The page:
WASHINGTON—In their rush to avoid political punishment from soaring gasoline prices, Republicans in the nation's capital risk pushing aside a conservative principle of keeping the government out of the private marketplace—and angering the party's conservative base at a time they can ill afford to lose support.
Among the Republican proposals offered this week as gas topped $3 a gallon: mandating more fuel-efficient cars, investigating oil companies and revoking federal tax breaks and subsidies for the oil industry.
Republicans also proposed several initiatives popular with their base of supporters, such as opening the Arctic National Wildlife Refuge to oil drilling. But those ideas were overshadowed—at least for many conservatives—by the uncharacteristic zeal of many GOP leaders to turn the government against big oil.
"It just embarrasses me that Republicans are leading the effort, and it's just pure election-year politics," said Rush Limbaugh, the influential conservative talk-show host.
"Oil hit $75 a barrel recently and apparently transformed the Republicans into Democrats," commentator R. Emmett Tyrrell Jr. said in The American Spectator, a conservative periodical.
Tyrrell warned that the GOP gas-price response could further depress conservatives who already were frustrated by such affronts from Washington as President Bush's nomination of the thinly qualified Harriet Miers to the Supreme Court, soaring federal spending and the government's inability to stop illegal immigration.
"Republicans have continued to forsake their principles. Yet what do they expect to get for this abandonment," Tyrrell fumed. "Owing to their excessive spending, there already is fear that the Republican vote will stay at home this autumn. Now with the Republicans adopting the economic illiteracy of the Democrats, there is even more pressure for the Republicans to stay home."
The conservative backlash capped a frenetic week in which gasoline prices rose, oil companies led by Exxon Mobil reported record first-quarter profits and Washington politicians raced from gas-station photo ops to news conferences making proposals that they hoped would insulate them from angry voters in this year's congressional elections.
Gasoline prices were the country's top concern this week, edging out Iran's nuclear program, illegal immigration and violence in Iraq, according to a new poll taken for NBC and The Wall Street Journal. The survey showed that most voters didn't blame Bush or the Republican-controlled Congress for the high gas prices. The biggest bloc, 37 percent, blamed oil companies. That explains why Democrats worked to tie Republicans to the oil companies and why Republicans cast themselves as anti-oil company. (The poll of 1,005 adults was conducted April 21-24 and had a margin of error of plus or minus 3.1 percentage points.)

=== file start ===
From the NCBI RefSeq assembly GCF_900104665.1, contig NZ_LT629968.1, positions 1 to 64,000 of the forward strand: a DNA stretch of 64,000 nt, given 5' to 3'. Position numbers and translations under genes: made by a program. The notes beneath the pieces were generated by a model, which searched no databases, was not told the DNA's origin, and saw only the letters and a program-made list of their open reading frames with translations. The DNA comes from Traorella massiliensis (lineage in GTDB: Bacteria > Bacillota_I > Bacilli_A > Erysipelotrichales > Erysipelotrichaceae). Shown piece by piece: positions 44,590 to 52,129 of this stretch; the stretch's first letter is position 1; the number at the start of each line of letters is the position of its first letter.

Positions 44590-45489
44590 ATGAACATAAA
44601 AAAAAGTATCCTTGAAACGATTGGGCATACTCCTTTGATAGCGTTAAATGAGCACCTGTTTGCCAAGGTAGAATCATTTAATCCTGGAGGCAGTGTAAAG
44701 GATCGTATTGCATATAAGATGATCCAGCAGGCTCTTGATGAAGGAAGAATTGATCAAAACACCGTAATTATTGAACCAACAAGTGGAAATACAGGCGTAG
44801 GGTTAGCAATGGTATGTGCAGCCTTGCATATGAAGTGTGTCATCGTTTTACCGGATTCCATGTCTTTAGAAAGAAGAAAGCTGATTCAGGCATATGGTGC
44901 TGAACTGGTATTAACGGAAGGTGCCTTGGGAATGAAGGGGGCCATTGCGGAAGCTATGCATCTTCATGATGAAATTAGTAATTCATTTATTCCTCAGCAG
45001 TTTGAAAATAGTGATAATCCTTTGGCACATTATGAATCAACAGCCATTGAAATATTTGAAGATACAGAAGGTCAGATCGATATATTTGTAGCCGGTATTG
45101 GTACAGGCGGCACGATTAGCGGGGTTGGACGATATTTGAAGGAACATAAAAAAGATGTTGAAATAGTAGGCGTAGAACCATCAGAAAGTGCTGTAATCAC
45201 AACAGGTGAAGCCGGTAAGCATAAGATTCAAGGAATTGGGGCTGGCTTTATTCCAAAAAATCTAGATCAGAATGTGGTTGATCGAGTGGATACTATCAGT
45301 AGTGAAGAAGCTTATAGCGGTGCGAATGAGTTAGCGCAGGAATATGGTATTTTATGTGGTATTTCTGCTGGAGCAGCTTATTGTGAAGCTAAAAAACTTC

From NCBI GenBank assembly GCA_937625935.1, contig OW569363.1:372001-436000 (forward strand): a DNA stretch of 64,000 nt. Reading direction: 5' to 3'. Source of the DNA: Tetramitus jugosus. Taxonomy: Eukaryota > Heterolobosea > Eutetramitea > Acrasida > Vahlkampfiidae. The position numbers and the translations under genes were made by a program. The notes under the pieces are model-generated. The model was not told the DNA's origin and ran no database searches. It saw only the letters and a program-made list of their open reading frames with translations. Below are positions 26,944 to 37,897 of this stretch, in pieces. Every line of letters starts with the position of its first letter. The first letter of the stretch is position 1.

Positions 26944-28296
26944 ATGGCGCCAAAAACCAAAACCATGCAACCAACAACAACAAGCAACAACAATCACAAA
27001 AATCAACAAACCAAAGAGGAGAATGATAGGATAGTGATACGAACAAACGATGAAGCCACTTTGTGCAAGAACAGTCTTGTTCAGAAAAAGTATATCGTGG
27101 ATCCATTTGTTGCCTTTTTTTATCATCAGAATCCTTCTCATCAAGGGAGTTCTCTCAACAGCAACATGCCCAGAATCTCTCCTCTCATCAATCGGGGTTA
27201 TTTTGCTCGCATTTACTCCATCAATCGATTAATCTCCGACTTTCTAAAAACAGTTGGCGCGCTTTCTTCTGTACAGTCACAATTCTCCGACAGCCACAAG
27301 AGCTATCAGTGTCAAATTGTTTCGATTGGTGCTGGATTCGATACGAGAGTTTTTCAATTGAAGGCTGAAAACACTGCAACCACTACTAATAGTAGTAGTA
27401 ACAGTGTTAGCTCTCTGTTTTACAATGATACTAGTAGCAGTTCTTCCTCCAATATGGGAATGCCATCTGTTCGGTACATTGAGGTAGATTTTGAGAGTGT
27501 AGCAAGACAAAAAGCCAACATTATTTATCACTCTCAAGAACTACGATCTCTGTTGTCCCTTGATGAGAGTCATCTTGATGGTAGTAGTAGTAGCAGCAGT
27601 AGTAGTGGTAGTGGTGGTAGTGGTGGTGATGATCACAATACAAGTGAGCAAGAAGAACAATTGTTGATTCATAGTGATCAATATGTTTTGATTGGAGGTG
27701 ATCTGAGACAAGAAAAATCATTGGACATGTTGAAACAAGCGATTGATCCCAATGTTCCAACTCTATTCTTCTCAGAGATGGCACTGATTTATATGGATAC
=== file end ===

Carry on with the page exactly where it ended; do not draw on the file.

Bush, for example, went to a BP service station in Biloxi, Miss., to announce that he wants Congress to give him the power to order the auto industry to make more fuel-efficient cars. To another audience, he vowed to investigate the oil industry for possible price-gouging.
Sen. Jon Kyl, R-Ariz., usually a doctrinaire conservative, proposed ending a federal subsidy for oil companies that drill on public land.
"This exemption is an irresponsible use of taxpayer dollars," Kyl said. "It is completely unnecessary to continue granting this exemption to the oil industry when gasoline and natural gas prices have skyrocketed and oil companies are earning record profits."
Sen. Edward Kennedy, D-Mass., the liberals' liberal, couldn't have agreed more.
The Senate Finance Committee sought the tax returns of 15 large oil and gas companies in a congressional examination of profits and high pay for executives, rare when Republicans run the Congress.
"We're seeing record profits and significant executive compensation in the oil and gas industry," said committee Chairman Sen. Charles Grassley, R-Iowa. "I want to make sure the oil companies aren't taking a speed pass by the tax man."
The Senate Judiciary Committee jumped in as well, vowing an investigation of the oil industry.
"With the high fuel prices the American consumer is enduring, it is time for an examination of what oil and gas industry consolidations have done to prices," said Sen. Arlen Specter, R-Pa., that panel's chairman. "We have allowed too many companies to merge together and reduce competition."
Several Republican lawmakers proposed giving Americans $100 checks to ease the pain of higher gasoline prices. Sen. John Cornyn, R-Texas, called it a "theatrical response."
One analyst said Republicans were caught between their instinct for political survival and their beliefs about how best to solve energy problems.
"The conundrum they face is that they know better," said Michael Franc, the vice president for government relations at the Heritage Foundation, a conservative research center.
"What they know is that the actual answers to increase supply or take down demand offer no quick fixes. But politicians in an election year are desperate for a quick fix . . . They're trying to balance two things that don't balance."
(Knight Ridder Newspapers correspondent James Kuhnhenn contributed to this article.)
(c) 2006, Knight Ridder/Tribune Information Services.
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